Chinese PC manufacturer Lenovo will invest $175 million in a joint venture with Japan's NEC to sell computers in Japan.
The plan is to help Lenovo, the world's No. 4 computer maker, outpace global market growth.
From Lenovo's official statement:
The new joint venture combines NEC’s market reputation, product development capabilities, well-regarded customer service and knowledge of customer needs in Japan with Lenovo’s heritage of technology expertise, strong global business momentum, and global supply chain reach. It will give customers in Japan more innovative products that are faster to market, more attuned to their needs, and competitively priced.
The key term here: scale. NEC is Japan's most popular PC brand, with 18 percent market share, according to Gartner.
Interestingly, the venture will materialize as a new company, "NEC Lenovo Japan Group." Lenovo will own 51 percent of the company, NEC will own the rest, and the latter will have the option to sell that stake back to Lenovo after five years.
NEC chief executive Nobuhiro Endo said in a Reuters report that there are no plans for a reciprocal deal, in which it sells NEC-branded computers in China.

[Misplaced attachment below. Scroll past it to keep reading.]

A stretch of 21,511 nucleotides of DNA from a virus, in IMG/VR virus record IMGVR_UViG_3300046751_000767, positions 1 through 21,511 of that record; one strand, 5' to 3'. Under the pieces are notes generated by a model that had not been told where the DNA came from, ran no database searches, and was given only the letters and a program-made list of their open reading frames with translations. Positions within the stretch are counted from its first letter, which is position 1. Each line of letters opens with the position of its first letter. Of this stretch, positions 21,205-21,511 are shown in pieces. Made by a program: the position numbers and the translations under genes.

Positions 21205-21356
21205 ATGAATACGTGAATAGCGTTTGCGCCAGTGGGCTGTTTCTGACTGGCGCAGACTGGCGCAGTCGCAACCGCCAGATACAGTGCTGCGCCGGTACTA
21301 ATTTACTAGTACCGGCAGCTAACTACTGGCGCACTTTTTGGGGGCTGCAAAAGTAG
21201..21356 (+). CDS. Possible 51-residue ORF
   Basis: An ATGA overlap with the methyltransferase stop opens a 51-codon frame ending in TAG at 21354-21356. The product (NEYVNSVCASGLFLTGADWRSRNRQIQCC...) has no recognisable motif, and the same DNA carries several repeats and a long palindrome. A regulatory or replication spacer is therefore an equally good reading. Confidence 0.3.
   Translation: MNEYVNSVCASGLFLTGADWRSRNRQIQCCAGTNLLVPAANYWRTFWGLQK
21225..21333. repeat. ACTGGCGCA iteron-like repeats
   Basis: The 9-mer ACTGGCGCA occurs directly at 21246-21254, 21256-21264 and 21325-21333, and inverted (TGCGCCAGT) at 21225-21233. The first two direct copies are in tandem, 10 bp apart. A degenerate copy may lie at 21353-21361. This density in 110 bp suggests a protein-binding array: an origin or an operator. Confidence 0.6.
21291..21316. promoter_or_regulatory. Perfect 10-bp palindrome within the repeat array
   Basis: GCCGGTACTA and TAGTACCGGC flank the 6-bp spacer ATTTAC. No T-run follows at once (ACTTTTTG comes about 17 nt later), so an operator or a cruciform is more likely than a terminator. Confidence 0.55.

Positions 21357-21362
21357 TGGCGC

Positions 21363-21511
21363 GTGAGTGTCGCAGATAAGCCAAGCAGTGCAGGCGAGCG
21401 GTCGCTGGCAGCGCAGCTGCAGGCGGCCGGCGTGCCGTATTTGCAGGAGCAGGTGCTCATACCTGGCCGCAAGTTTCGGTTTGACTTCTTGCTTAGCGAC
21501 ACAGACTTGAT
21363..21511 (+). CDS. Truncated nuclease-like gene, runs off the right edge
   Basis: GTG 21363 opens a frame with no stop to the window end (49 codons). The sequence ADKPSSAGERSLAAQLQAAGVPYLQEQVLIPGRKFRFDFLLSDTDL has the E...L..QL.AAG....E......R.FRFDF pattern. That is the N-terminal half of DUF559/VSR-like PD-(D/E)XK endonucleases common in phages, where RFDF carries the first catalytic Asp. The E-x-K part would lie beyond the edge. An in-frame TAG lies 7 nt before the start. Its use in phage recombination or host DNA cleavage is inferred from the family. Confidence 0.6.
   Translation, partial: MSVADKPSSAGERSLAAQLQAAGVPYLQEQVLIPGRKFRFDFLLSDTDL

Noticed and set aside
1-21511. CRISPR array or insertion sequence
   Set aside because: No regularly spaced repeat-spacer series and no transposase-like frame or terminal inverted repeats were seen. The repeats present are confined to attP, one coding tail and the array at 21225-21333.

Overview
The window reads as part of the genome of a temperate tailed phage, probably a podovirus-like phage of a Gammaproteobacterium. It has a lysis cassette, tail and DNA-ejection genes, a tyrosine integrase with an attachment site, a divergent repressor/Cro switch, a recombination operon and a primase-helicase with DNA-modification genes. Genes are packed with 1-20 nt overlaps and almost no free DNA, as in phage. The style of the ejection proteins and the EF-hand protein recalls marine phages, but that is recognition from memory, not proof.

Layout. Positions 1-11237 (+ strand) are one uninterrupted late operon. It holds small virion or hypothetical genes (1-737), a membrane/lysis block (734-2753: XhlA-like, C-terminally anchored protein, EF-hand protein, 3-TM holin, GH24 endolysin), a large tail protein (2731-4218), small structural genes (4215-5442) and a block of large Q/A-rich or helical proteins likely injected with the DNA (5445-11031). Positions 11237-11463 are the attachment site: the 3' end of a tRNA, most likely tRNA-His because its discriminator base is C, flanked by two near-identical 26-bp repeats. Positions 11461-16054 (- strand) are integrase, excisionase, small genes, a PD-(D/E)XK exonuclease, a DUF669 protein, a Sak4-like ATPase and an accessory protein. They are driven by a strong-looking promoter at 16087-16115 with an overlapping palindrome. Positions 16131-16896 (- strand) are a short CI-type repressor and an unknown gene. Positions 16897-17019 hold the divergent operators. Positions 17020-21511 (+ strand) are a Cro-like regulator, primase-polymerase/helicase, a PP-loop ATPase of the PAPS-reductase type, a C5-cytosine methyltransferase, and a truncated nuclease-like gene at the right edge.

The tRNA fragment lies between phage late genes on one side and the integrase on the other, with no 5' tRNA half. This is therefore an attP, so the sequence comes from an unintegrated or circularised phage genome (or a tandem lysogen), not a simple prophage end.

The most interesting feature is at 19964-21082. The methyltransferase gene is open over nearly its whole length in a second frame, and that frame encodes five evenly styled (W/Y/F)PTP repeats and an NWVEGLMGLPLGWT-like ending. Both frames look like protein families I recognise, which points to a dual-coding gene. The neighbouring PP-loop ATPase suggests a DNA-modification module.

More points about the deal:
- Japan's homegrown brands have successfully resisted challenges from foreign brands such as HP in their local market.
- This is another move by Lenovo to keep pace with Taiwanese rival Acer.
- The hardware business comes with extremely thin margins. That gives companies two options: scale up or diversify into services, as HP and Dell have done.
The companies have also agreed to discuss further cooperation in other areas. Of note: developing, producing, and selling devices such as tablets; and selling additional IT platform products such as servers.